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Topic I: Branches of Earth Science

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What Is Earth Science
Topic I: Branches of Earth Science
A volcano erupts in Hawaii, destroying several homes and covering a major highway. An
earthquake destroys a city in Central America. A three-kilogram meteorite travels
millions of kilometers through Space and crashes through a roof of a home in Virginia.
Tornadoes weave erratic paths through the Great Plains, causing loss of life and property.
A hurricane lashes the Gulf Coast, resulting in floods and extensive coastal erosion. A
tsunami batters the coast of Indonesia, drowning thousands. As a result of heavy rains,
the Potomac River floods its banks causing flood damage in Old Town Alexandria,
Virginia.
All of these occurrences are Earth Science events. The Earth is like a very complex
machine. Each of the above occurrences impacts some “piece of the machine”, but they
do not all impact the same “piece”, nor do they impact the Earth in the same way. Earth
includes more than just the solid Earth. It also includes Earth’s oceans and atmosphere, as
well as the Universe, of which the Earth is part. Over the course of the year, you will
learn about the Earth and the processes and forces that change it, the materials from
which it is made, its long history, and its place in the Universe.
The scope of Earth is vast. Dinosaur bones on display at museums were once imbedded
in the rocks that make up some of the Earth’s cliffs and canyons. Mining certain rocks
produces some of the gold used by jewelers and dentists. Computer models simulate the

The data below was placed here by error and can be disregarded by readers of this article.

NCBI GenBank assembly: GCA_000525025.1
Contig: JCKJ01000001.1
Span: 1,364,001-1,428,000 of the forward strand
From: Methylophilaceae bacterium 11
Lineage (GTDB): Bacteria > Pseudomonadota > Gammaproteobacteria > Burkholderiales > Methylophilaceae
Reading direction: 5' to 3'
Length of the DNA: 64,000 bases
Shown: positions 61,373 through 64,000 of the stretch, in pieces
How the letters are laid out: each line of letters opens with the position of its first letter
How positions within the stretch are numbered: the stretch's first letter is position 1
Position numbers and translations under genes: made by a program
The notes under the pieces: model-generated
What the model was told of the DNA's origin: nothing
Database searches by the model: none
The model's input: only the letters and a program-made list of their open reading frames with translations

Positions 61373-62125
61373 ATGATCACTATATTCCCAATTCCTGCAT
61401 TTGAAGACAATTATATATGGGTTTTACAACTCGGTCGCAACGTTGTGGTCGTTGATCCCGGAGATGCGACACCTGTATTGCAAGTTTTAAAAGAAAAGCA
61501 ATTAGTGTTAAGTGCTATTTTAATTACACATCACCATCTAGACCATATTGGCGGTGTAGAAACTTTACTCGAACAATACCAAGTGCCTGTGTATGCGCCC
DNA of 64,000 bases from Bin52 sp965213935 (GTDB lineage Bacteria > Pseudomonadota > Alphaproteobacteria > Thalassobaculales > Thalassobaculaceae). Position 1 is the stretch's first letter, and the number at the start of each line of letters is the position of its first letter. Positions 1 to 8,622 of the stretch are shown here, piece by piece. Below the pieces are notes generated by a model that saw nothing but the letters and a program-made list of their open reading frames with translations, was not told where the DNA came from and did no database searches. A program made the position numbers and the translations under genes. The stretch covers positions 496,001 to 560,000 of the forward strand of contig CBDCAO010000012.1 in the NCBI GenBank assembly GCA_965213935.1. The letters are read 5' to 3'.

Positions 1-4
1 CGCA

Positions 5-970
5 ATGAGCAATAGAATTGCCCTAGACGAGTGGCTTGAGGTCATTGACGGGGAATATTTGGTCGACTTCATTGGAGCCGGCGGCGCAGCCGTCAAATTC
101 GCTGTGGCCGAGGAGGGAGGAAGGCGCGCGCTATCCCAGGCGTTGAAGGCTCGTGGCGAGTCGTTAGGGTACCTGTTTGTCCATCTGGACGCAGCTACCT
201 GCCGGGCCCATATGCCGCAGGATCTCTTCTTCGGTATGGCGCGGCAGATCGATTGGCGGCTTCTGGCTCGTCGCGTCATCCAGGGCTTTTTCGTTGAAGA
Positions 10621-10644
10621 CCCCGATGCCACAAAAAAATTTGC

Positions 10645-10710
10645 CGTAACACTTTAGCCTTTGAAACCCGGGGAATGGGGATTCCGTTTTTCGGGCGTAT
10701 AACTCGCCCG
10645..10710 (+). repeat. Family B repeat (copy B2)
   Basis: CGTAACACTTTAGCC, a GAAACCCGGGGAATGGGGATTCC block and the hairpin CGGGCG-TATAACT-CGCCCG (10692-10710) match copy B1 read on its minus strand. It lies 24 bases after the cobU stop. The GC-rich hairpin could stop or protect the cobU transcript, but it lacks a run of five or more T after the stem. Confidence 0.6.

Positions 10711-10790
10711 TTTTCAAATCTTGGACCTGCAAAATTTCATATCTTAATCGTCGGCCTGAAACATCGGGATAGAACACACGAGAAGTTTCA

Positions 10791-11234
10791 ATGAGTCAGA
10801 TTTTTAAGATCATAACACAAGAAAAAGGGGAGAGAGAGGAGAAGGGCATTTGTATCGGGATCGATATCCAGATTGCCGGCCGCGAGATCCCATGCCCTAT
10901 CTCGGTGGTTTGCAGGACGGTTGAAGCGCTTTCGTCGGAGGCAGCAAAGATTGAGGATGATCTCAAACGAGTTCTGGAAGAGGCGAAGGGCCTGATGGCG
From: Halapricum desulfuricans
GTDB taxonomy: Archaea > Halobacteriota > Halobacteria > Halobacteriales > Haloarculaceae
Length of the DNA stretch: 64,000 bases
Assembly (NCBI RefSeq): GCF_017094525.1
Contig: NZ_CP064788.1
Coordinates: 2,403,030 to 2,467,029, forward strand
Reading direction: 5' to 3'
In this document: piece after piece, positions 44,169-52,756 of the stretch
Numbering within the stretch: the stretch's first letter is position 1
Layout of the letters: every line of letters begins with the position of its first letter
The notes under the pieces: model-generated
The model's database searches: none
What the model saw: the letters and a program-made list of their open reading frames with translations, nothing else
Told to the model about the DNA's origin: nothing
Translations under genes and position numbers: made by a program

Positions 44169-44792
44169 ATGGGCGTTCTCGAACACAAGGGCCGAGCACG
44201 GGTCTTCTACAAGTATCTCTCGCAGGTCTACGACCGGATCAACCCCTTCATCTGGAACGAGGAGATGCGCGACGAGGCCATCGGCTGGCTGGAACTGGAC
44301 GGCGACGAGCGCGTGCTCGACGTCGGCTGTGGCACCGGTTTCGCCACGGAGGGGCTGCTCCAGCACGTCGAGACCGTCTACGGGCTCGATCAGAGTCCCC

movement of the blanket of air that surrounds Earth so that scientists (meteorologists, to
be more exact) can better understand the Earth’s weather. Ocean-floor exploration has led
scientists to understand the movement of the Earth’s continents, as well as why tsunamis
occur. And, the study of objects in Space has revealed much about our own planet. As
you can see, there are many different areas of Earth Science. This broad field can be
broken into five major areas of specialization of study: Astronomy, Meteorology,
Geology, Oceanography and Hydrology.
The events mentioned above are studied by scientists who would “fit in” to one of the
above areas of specialized study. To which “branch” of study of Earth Science do the
events mentioned above belong? The volcano and earthquake are part of the discipline
called Geology, the study of the Earth’s surface and interior. The meteorite belongs to the
branch of Earth Science called Astronomy, the study of the Space. Tornadoes and the
hurricane belong to Meteorology, the study of the Earth’s atmosphere. The tsunami
belongs to the discipline called Oceanography, the study of the Ocean. The flooding
Potomac River belongs top the discipline called Hydrology, the study of the Earth’s
freshwater environments. Many, if not most, Earth Science events involve more than one
branch of Earth Science. For example, the tsunami would be studied by scientists who
study earthquakes, as well as those who study the waves caused by their occurrence in the
ocean. As was stated earlier, the Earth is a very complex machine, and no event occurs in
an isolated environment, where it does not have an impact on many different things.

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Topic IA: Geology and the Activities of Geologists
Geology is the study of the origin, history and structure of Earth, and the processes that
formed it and continue to shape it, today. Geology is the study of the materials that make
up the Earth’s and the processes that form and change those materials. Geologists are
scientists who study Geology. Geologists do things such as identifying rocks, studying